The 1997 EL Ford Falcon GT seems to be a bit of a forgotten performance car these days. With its ‘over-styled’ bodykit and funky-looking plastic woodgrain, it was certainly very ’90s, and much different to the original Falcon GT examples.
The 1997 EL Ford Falcon GT was built to celebrate the 30th Anniversary of the first Falcon GT, the Ford XR Falcon GT, built in May 1967 – original Falcon GTs were built from 1967 through to 1976.
Its Windsor V8 engine produced 200kW and 420Nm, thanks to special cylinder heads, a high compression (9.0:1), large valves, heavy-duty valve springs, roller cam followers, fuel injection, a large throttle body, and extractors.
The EL GT wasn’t available in vibrant colours such as Wild Violet, Vermillion Fire, or True Blue like the originals, instead, buyers were left with the choice of Heritage Green, Sparkling Burgundy and Navy Blue.
The 1997 EL Ford Falcon GT was available in either five-speed manual, or four-speed automatic transmission. A total of 250 EL GTs were built and sold in Australia; 135 were automatic, and 115 were manual. Fifteen extra cars were built for New Zealand, with two of those heading to South Africa.
To cope with the extra grunt over the EL XR8, a heavy-duty clutch was standard, as was strengthened gears and a short-throw gearshift, fitted to make changes as smooth as possible. The Hydratrak differential ran a 3.45 ratio, offering a decent top speed (230km/h) and ample acceleration (0-100km/h in 6.97 seconds).
The 1997 EL Ford Falcon GT was loosely based on the Ford EL Fairmont Ghia, and not XR models like most would think.
The insides of the 1997 EL Ford Falcon GT was draped in leather and plastic woodgrain, making you feel like you’d stepped into business class… almost. Ford Fairmont Ghia equipment such as air-conditioning, power windows and mirrors, and a sound system was a standard affair on all EL GTs.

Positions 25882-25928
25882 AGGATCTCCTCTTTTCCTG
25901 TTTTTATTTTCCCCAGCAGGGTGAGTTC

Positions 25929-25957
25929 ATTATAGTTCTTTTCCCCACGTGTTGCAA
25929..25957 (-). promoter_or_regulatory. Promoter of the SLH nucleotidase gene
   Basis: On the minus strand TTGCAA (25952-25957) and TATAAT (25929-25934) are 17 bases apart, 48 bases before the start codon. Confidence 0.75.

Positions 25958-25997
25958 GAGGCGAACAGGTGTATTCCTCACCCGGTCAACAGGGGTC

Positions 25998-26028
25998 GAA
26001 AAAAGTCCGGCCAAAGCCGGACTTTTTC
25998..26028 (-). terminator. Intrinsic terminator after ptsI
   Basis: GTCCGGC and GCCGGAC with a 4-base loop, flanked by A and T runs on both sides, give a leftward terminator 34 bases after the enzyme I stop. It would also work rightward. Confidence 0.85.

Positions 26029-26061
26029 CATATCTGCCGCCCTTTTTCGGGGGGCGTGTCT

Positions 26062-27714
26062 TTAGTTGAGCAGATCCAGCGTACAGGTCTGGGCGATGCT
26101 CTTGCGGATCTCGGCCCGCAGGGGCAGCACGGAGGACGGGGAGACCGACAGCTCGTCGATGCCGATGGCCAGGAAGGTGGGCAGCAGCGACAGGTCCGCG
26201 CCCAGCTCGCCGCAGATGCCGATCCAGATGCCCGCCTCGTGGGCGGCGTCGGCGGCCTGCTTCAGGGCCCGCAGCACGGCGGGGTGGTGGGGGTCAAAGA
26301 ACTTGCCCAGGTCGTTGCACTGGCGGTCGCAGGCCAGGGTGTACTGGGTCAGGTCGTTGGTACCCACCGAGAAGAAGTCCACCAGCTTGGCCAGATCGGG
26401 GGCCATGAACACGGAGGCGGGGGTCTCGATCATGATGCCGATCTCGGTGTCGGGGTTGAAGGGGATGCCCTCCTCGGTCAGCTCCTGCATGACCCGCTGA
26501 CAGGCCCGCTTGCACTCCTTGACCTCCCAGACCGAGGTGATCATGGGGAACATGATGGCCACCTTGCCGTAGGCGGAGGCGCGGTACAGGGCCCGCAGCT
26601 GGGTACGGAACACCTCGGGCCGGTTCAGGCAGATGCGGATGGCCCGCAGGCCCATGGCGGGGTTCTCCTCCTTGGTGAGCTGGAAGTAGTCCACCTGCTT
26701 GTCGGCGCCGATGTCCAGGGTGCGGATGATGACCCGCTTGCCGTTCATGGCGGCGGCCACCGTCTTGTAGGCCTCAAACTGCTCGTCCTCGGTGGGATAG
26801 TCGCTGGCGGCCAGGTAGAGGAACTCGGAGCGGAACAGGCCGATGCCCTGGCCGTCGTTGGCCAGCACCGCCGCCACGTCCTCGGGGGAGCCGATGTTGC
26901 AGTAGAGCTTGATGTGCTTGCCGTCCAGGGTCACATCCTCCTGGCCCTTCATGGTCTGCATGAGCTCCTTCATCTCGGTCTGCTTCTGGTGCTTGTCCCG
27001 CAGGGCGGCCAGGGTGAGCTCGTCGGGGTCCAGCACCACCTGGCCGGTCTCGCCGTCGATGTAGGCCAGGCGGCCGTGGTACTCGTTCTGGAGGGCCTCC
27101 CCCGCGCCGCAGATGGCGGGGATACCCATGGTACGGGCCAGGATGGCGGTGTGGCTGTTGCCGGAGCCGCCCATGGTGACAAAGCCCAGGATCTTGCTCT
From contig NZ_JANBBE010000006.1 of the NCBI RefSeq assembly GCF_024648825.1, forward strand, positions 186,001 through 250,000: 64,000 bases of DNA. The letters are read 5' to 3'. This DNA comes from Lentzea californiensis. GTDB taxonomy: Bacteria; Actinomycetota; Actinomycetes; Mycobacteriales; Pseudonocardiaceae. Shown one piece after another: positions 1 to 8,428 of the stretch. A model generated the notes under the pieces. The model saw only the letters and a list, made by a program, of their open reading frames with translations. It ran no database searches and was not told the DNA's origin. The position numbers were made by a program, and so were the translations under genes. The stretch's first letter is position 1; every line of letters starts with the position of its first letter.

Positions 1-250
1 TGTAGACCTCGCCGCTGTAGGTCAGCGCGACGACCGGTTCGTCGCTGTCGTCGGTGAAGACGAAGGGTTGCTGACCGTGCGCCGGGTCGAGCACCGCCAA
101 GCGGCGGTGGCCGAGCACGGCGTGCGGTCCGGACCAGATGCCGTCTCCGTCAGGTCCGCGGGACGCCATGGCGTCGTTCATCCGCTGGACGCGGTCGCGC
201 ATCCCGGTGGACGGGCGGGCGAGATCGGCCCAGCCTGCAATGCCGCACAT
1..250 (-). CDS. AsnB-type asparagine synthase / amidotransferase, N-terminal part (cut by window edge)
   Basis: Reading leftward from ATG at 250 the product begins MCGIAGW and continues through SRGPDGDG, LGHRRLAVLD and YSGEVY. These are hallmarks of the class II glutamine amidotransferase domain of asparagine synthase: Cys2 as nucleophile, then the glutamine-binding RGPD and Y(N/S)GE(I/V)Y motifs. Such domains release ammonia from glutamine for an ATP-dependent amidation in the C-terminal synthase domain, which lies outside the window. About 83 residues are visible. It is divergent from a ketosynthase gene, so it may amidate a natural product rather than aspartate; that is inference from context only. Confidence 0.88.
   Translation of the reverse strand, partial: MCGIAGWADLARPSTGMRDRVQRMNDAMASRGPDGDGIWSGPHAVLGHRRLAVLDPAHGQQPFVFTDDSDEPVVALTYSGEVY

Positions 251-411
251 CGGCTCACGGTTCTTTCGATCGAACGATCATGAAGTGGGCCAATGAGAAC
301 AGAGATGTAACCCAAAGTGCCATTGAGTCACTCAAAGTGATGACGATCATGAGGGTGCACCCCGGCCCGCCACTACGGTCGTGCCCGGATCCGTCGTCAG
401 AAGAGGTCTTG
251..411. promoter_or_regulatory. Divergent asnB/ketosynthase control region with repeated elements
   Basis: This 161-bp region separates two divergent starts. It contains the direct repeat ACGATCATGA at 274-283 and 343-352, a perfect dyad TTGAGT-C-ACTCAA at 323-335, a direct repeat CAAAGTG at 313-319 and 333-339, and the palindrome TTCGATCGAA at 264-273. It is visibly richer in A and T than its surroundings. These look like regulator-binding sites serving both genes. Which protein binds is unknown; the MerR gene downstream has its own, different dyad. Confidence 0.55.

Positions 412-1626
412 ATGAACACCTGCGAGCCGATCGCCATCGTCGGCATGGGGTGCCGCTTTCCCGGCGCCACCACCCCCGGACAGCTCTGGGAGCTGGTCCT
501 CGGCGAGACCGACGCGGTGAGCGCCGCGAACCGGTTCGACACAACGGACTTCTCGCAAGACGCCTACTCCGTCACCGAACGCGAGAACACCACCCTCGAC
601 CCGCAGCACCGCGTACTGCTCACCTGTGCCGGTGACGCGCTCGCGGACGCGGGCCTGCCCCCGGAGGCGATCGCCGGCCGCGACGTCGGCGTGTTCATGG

As far as passive safety went, the car was fitted with driver and passenger airbags, and ABS brakes.
The 1997 EL Ford Falcon GT was given a larger anti-roll bar, and urethane bushes were fitted to the live-axle rear end. Also, higher-rate springs and retuned shock absorbers were fitted to the front. All up, the suspension tweaks gave the EL GT a sporty ride, but not sporty enough to ruin your spine. Braking was also improved thanks to twin-piston calipers up front.
The original Ford XR Falcon GT was only the beginning of a series of Aussie-built muscle car icons. The sale of Falcon GTs thrived off the ‘race on Sunday, sell on Monday’ theme, given their touring car success (and Falcon GTHOs) throughout the ‘60s and ‘70s.
Now, for those that remember, or simply don’t know, there was another ‘modern’ take on the GT, known as the 1992 EB Ford Falcon GT. The EB GT was built in 1992 to celebrate the 25th anniversary of the GT nameplate. The EB GT was also rated at 200kW.
If you’re in the market for a 1997 EL Ford Falcon GT, make sure you shop around. We’ve seen them sell from anywhere between $20,000 and $80,000, depending on kilometres and condition.
From what we can see, most are owned by collectors and blue oval diehards, so picking up a well-sorted example shouldn’t be a problem. Just be picky and you’ll find what you’re after.
You don’t see many around anymore, and while it might not be an ‘original’ GT, it doesn’t mean that the 1997 EL Ford Falcon GT isn’t a worthy garage trophy. The idea of mixing performance with luxury is still there, though, it’s always hard to knock the original.
1997 Ford Falcon EL GT:
Price when new – $69,500
Kerb weight – 1699kg
Engine – Ford SVO GT40 5.0 V8
Power – 200kW @ 4700rpm
Torque – 420Nm @ 3700rpm
Wheel base – 2791mm
Length – 4931mm
Width – 1888mm
Height – 1394mm
Track front – 1566mm
Track rear – 1547mm
Engine size – 4942cc (302ci)
Compression ratio – 9.0:1
Wheels – 17 x 8.5
Tyres – P245/40ZR17
Top Speed – 230km/h
0-100km/h – 6.97sec
Standing 400m – 14.97sec
It’s the best Aussie-built Ford muscle car of the ‘90s, now a collectable, the crisp exhaust note of the Windsor V8
Looks more like the Millennium Falcon than a Ford Falcon, it’s not a real ‘GT’ to the diehards
Past Blast rating: 7/10
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